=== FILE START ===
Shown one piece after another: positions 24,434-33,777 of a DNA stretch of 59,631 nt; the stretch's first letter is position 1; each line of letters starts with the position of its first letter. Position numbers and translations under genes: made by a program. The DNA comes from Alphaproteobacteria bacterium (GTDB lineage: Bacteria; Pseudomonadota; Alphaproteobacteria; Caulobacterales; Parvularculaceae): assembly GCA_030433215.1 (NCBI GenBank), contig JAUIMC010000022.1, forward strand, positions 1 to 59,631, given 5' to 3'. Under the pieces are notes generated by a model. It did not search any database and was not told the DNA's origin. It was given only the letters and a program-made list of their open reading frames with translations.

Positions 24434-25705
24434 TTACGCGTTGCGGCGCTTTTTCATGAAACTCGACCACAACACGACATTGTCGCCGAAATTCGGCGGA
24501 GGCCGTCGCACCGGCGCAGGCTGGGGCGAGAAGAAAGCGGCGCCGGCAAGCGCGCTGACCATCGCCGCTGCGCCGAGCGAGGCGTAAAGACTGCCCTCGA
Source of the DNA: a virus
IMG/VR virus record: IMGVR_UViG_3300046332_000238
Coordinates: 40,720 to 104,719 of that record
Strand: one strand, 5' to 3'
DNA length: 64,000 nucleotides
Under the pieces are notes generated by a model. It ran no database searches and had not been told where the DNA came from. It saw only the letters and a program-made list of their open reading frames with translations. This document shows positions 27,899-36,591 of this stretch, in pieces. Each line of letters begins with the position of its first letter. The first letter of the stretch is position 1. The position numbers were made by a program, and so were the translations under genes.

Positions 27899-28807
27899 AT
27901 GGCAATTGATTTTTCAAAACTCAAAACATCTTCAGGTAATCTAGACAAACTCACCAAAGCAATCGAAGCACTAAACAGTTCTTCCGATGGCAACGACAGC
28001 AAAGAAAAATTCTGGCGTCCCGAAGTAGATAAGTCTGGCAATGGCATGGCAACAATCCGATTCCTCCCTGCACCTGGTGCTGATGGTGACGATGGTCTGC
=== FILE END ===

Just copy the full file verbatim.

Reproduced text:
Shown one piece after another: positions 24,434-33,777 of a DNA stretch of 59,631 nt; the stretch's first letter is position 1; each line of letters starts with the position of its first letter. Position numbers and translations under genes: made by a program. The DNA comes from Alphaproteobacteria bacterium (GTDB lineage: Bacteria; Pseudomonadota; Alphaproteobacteria; Caulobacterales; Parvularculaceae): assembly GCA_030433215.1 (NCBI GenBank), contig JAUIMC010000022.1, forward strand, positions 1 to 59,631, given 5' to 3'. Under the pieces are notes generated by a model. It did not search any database and was not told the DNA's origin. It was given only the letters and a program-made list of their open reading frames with translations.

Positions 24434-25705
24434 TTACGCGTTGCGGCGCTTTTTCATGAAACTCGACCACAACACGACATTGTCGCCGAAATTCGGCGGA
24501 GGCCGTCGCACCGGCGCAGGCTGGGGCGAGAAGAAAGCGGCGCCGGCAAGCGCGCTGACCATCGCCGCTGCGCCGAGCGAGGCGTAAAGACTGCCCTCGA
Source of the DNA: a virus
IMG/VR virus record: IMGVR_UViG_3300046332_000238
Coordinates: 40,720 to 104,719 of that record
Strand: one strand, 5' to 3'
DNA length: 64,000 nucleotides
Under the pieces are notes generated by a model. It ran no database searches and had not been told where the DNA came from. It saw only the letters and a program-made list of their open reading frames with translations. This document shows positions 27,899-36,591 of this stretch, in pieces. Each line of letters begins with the position of its first letter. The first letter of the stretch is position 1. The position numbers were made by a program, and so were the translations under genes.

Positions 27899-28807
27899 AT
27901 GGCAATTGATTTTTCAAAACTCAAAACATCTTCAGGTAATCTAGACAAACTCACCAAAGCAATCGAAGCACTAAACAGTTCTTCCGATGGCAACGACAGC
28001 AAAGAAAAATTCTGGCGTCCCGAAGTAGATAAGTCTGGCAATGGCATGGCAACAATCCGATTCCTCCCTGCACCTGGTGCTGATGGTGACGATGGTCTGC